Whether the Chinese economy has peaked is becoming a hotly contested topic in the West. The cover story of the May 12-19 edition of The Economist is titled Peak China and claims a shrinking labor force, accelerating aging and intensified geopolitical tensions will drag down China's economic growth. On July 31, Newsweek's online edition featured a debate on the topic, with one columnist saying China will be the world's biggest economic miracle again and the other asserting China's glory days are over. Western politicians are also talking down the Chinese economy. U.S. President Joe Biden, for one, has recently said China's growth is slowing due to a weak global economy as well as Chinese policies.
Doomsday predictions are not new, and these latest ones are just a recycling of the oft-used narrative about China's economic collapse, which surfaced in the wake of the 2008 global financial crisis and also during the COVID-19 pandemic.
Indeed, China's growth has been fluctuating in recent years, sometimes sharply. This is largely a result of the pandemic. The Chinese Government adopted stringent measures to protect people's lives and health, including suspension of business activities. While contributing to a low death toll, lockdowns weighed down the country's economy.
The U.S. trade war against China and deglobalization around the world are also holding back China's economic recovery in the post-pandemic era. Due to monetary tightening in the U.S., emerging markets and other developing countries are experiencing currency depreciation, capital outflows and mounting debt risks. The sluggish global trade has led to a decline in Chinese exports. Consumer spending is also being restrained by lower expectations on future incomes. As a result, the Chinese economy has failed to bounce back at the speed with which it did after the 2008 global financial crisis.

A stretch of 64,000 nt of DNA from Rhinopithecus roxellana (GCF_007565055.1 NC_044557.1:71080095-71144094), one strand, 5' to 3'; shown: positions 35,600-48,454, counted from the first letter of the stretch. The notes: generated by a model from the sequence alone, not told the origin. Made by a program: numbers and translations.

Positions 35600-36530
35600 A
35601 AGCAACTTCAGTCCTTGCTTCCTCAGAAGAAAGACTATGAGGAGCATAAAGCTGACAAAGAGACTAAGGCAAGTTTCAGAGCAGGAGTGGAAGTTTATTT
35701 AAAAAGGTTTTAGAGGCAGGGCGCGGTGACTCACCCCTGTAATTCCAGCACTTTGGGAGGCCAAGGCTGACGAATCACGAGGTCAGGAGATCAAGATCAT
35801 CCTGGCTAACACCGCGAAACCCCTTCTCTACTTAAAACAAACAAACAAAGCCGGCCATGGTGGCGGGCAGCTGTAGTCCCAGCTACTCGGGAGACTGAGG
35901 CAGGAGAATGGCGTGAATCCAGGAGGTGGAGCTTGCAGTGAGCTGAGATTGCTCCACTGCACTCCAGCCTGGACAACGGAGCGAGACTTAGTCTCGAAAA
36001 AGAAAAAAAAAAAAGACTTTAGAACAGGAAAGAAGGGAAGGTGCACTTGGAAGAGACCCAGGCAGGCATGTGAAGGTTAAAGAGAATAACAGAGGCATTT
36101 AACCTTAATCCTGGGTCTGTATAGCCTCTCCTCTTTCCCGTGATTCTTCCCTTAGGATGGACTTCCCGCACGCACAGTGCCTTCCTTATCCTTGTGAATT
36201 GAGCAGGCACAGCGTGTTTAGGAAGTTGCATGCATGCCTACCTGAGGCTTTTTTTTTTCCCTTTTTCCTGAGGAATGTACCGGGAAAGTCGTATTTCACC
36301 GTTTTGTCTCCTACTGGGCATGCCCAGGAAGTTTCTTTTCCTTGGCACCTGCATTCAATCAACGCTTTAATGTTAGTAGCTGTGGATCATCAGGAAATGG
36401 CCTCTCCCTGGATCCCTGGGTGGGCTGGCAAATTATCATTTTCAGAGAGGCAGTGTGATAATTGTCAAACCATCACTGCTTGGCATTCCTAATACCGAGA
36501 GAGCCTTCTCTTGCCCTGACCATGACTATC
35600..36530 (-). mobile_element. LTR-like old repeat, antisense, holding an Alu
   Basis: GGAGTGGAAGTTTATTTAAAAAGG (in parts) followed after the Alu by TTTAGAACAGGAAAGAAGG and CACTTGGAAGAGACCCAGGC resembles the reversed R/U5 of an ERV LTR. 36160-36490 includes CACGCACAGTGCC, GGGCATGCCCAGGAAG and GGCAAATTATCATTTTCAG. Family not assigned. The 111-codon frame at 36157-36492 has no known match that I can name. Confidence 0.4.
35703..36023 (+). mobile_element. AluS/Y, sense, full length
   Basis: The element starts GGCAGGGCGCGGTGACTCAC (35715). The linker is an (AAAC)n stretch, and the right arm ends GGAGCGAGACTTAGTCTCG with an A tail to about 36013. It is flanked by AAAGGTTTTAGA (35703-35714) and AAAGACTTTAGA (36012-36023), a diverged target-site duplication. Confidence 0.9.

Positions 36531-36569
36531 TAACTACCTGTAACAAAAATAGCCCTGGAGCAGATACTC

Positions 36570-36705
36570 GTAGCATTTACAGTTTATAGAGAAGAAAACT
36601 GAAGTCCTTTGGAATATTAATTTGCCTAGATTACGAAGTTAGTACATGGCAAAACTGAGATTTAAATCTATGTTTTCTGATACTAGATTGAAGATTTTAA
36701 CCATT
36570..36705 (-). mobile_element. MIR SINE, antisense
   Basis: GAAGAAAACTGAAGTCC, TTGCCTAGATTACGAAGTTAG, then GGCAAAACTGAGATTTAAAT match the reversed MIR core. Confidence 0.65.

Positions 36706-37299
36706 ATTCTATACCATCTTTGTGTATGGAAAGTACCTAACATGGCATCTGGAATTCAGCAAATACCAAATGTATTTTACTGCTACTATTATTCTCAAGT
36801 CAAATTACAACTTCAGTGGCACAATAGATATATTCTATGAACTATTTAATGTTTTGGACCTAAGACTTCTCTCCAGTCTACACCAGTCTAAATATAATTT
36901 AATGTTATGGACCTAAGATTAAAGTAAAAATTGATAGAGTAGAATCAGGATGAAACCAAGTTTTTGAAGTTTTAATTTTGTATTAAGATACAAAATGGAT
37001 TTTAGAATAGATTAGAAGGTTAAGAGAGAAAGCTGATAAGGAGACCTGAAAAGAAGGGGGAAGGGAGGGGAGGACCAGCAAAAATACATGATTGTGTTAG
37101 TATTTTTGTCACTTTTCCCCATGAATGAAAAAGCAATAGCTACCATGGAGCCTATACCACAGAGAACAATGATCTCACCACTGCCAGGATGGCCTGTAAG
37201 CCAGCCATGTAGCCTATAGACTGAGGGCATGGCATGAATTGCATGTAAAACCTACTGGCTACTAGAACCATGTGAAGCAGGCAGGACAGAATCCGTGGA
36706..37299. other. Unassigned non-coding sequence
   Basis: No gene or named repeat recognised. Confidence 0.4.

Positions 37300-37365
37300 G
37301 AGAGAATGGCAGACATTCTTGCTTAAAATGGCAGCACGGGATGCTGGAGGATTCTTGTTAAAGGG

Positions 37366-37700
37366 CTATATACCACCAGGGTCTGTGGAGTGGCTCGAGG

It is, however, unreasonable to take these factors as evidence the Chinese economy has peaked. The growth rate is an important, but not the only, measure for economic health. Short-term fluctuations often don't reflect the overall picture and long-term trend of an economy.
As a developing economy, China enjoys many advantages in technological innovation and industrial upgrading as a latecomer. Meanwhile, new economic driving forces like big data and artificial intelligence (AI) are equally fresh to China and the developed world —both are standing at the same starting line.
A shrinking work force will not necessarily result in economic recession. China's labor force can sustain its current economic and social development, while in the long run, AI is likely to reduce the demand for labor. That's why the Chinese Government is committed to high-quality development, which is characterized by innovation, coordination, environmental friendliness, openness and sharing.
Major economic indicators show China's economy is performing well. The government debt to GDP ratio, at 45 percent, is far below the upper limit of 60 percent recommended by the Maastricht Treaty, or the Treaty on European Union. Commercial banks' nonperforming asset ratio stands at 1.7 percent, lower than the regulatory standard of 5 percent. In August, the value-added industrial output went up 4.5 percent year on year, 0.8 percentage points higher than the previous month. The service production index rose 6.8 percent year on year, up 1.1 percentage points over the previous month. Retail sales, a key measurement of consumer spending, grew 4.6 percent, up 2.1 percentage points.
Meanwhile, the Chinese Government has well-placed priorities. For instance, it is ramping up support to micro and small enterprises and accelerating the cultivation of strategic emerging industries as well as the transformation and upgrading of traditional industries. It is also trying to help increase people's incomes while working to improve public services together with social security. The Chinese economy will surmount the difficulties facing it, disproving the theory that it has peaked.
Copyedited by G.P. Wilson
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